We humans like high places; mountains always fascinate us. As a result, we like to talk about mountains, and that leads inevitably to the urge to divide these special places into categories.
In our local mountains we seem to have only one category. We call the mountains “fourteeners” that reach above an altitude of 14,000 feet. All the rest of our hundreds of high summits go unclassified.
Earlier this summer I ran into a more elaborate system. In the highlands of Scotland, the higher summits are divided by altitude into three categories. Each of these provides a list for those who want to seek out and climb the highest mountains in an area.
The mountains of Scotland are not nearly as high as our Sierra Nevada, with the highest being Ben Nevis at 4,409 feet. The Scottish mountains are very far north, however, and above 3,000 feet they are as barren and challenging as our own high country.
For this reason, the Scots tend to rank mountains more than 3,000 feet high in a special category. They have a name for them; they call them “Munros.” According to the 2012 list of the Scottish Mountaineering Club, Scotland contains 282 distinct peaks worthy of Munro status.
The name comes from Sir Hugh Munro, a founding member of that same mountaineering club. In 1891, Munro published the first list of Scottish mountains that exceeded 3,000 feet in height. He came up with almost three hundred such summits.
Munro’s list soon evolved into a challenge for Scottish mountaineers, who took to calling these peaks “Munros” in his honor. The first person to climb them all was the Reverend A. E. Robertson, who completed the challenge in 1901. Today, according to the mountaineering club, more than 5,000 people have climbed them all.
Soon, two additional categories of mountains appeared in Scotland. Peaks rising between 2,500 and 3,000 came to be known as Corbetts, and those mountains between 2,000 and 2,500 feet took the title of Grahams. These names, too, celebrated Scottish mountaineers.
I bring all this up because I think it might be fun to consider something similar for the Sierra Nevada. Our mountains are much higher, of course, and we would need to adjust the categories appropriately, but the idea of naming classes of mountains after early mountaineers does seem appropriate.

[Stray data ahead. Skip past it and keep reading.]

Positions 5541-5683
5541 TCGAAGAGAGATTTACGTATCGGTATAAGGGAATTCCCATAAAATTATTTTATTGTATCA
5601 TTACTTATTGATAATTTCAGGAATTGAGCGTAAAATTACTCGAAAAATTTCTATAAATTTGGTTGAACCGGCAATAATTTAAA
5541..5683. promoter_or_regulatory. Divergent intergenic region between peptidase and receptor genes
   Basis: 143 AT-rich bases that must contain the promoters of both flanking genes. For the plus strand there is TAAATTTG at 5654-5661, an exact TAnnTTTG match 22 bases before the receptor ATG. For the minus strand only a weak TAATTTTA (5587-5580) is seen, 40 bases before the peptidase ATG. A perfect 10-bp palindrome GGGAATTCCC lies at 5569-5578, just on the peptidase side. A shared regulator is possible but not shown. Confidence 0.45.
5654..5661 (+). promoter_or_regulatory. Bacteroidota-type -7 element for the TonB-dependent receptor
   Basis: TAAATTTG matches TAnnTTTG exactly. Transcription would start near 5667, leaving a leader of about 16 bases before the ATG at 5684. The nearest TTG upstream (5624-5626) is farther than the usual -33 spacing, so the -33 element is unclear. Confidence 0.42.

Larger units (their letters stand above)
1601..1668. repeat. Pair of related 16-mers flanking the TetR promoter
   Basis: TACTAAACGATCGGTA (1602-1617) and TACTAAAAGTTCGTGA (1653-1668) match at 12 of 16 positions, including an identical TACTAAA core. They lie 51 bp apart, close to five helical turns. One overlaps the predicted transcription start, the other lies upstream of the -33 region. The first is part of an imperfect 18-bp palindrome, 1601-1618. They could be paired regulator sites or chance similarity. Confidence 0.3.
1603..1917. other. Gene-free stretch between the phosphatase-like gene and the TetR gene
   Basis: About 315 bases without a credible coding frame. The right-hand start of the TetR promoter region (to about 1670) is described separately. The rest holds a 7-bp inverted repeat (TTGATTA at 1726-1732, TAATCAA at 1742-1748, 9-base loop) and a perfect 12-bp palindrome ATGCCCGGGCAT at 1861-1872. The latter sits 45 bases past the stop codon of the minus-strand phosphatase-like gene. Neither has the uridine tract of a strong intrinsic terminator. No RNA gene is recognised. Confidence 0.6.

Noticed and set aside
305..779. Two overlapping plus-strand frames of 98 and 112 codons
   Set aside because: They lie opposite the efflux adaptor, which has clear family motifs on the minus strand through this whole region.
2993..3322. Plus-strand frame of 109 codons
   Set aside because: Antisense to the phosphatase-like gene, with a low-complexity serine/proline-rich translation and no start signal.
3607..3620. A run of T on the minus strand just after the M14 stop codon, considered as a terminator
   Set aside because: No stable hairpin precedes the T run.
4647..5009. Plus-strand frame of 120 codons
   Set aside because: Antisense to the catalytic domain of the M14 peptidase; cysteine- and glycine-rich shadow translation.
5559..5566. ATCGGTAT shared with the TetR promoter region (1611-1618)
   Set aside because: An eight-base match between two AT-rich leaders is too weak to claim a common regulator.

Let’s start with those peaks in the Sierra Nevada that rise above 14,000 feet. These, I propose, might nicely be called “Clydes.” The name comes from Norman Clyde, the Sierra’s all-time master of first ascents. Using this standard, the Sierra would have ten “Clydes.” (Half of these, incidentally, can be found along the eastern boundary of our own Tulare County.)
The next category would be summits between 13,000 and 14,000 feet. This list would be longer, running into the dozens of peaks. Following the Scottish logic, I would name these mountains “LeContes” after Joseph N. LeConte, a University of California professor who made the first recreational maps of the High Sierra in the 1890s and spent much of his life climbing Sierra peaks.
Our final category would include all those Sierra summits topping out between 12,000 and 13,000 feet. This list would include several hundred peaks, including many dozen locally. I would call these our “Solomons” commemorating Theodore Solomons, who was the first to identify the route that is now followed by the John Muir Trail and another early “peak-bagger.”
So, how likely is it that the peaks of the High Sierra are about to be categorized as Clydes, LeContes, and Solomons? The answer, I am pretty sure, is that this is merely my personal fantasy.
But if Scotland can have “Munros, why can’t we have “Clydes?” Certainly, such a name would be more descriptive of our mountaineering heritage than merely calling them “fourteeners?”
© Wm. Tweed